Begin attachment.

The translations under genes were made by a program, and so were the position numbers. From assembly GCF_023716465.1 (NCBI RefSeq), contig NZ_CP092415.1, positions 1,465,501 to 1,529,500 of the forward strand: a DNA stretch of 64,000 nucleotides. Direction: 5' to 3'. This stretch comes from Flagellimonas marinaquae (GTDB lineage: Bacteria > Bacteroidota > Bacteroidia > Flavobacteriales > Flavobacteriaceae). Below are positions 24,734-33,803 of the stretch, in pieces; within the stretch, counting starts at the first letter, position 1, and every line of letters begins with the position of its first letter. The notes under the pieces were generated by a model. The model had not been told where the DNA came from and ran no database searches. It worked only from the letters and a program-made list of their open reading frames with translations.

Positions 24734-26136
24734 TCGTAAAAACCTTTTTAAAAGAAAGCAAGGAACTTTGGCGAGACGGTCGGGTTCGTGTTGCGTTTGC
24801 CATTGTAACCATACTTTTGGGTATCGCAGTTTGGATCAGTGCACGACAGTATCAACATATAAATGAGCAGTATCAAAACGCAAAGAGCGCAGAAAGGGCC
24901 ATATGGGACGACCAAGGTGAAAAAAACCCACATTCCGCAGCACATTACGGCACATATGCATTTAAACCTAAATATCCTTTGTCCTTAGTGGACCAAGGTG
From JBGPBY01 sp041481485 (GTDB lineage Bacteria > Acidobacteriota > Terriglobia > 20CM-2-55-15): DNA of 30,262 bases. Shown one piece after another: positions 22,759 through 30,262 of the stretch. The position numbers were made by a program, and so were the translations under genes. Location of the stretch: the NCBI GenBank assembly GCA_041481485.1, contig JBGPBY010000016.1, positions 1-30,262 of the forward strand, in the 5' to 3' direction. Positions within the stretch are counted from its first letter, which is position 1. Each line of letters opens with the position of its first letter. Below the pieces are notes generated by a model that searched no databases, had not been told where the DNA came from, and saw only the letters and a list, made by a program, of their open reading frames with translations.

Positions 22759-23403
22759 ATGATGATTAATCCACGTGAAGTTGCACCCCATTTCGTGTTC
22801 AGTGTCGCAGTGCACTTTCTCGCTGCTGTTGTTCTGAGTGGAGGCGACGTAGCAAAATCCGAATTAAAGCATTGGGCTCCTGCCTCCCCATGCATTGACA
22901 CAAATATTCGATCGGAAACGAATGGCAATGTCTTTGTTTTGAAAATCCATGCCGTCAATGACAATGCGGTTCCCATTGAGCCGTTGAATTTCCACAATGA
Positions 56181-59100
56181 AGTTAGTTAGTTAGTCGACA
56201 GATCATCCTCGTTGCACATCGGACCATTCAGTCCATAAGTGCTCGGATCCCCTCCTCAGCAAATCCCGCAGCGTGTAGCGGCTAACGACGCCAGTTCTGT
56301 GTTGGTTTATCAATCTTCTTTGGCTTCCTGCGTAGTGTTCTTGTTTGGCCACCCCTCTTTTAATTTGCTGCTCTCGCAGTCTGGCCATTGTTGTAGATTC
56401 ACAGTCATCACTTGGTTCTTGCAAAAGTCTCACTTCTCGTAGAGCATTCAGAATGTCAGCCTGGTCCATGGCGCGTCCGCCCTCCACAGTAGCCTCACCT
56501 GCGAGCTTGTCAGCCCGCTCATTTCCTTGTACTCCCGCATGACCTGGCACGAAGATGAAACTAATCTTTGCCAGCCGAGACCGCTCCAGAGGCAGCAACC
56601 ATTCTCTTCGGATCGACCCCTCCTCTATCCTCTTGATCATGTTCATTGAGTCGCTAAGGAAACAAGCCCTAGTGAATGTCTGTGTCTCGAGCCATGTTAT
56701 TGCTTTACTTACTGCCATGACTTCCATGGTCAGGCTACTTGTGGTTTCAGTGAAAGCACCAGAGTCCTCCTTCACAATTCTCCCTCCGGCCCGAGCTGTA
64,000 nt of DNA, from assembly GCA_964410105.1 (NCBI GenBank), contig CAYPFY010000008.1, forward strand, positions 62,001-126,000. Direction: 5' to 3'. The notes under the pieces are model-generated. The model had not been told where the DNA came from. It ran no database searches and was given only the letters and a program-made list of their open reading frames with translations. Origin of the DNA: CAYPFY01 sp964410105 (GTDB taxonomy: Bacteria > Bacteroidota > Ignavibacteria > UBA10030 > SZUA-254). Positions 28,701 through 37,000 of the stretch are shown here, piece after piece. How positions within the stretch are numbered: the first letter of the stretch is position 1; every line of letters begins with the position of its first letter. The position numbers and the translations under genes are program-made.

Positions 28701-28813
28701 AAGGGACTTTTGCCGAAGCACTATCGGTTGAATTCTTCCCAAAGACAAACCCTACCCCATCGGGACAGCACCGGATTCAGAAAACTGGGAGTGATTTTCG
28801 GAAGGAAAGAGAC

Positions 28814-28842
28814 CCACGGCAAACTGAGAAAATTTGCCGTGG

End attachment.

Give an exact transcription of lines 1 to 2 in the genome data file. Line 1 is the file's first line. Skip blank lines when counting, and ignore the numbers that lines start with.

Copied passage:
The translations under genes were made by a program, and so were the position numbers. From assembly GCF_023716465.1 (NCBI RefSeq), contig NZ_CP092415.1, positions 1,465,501 to 1,529,500 of the forward strand: a DNA stretch of 64,000 nucleotides. Direction: 5' to 3'. This stretch comes from Flagellimonas marinaquae (GTDB lineage: Bacteria > Bacteroidota > Bacteroidia > Flavobacteriales > Flavobacteriaceae). Below are positions 24,734-33,803 of the stretch, in pieces; within the stretch, counting starts at the first letter, position 1, and every line of letters begins with the position of its first letter. The notes under the pieces were generated by a model. The model had not been told where the DNA came from and ran no database searches. It worked only from the letters and a program-made list of their open reading frames with translations.

Positions 24734-26136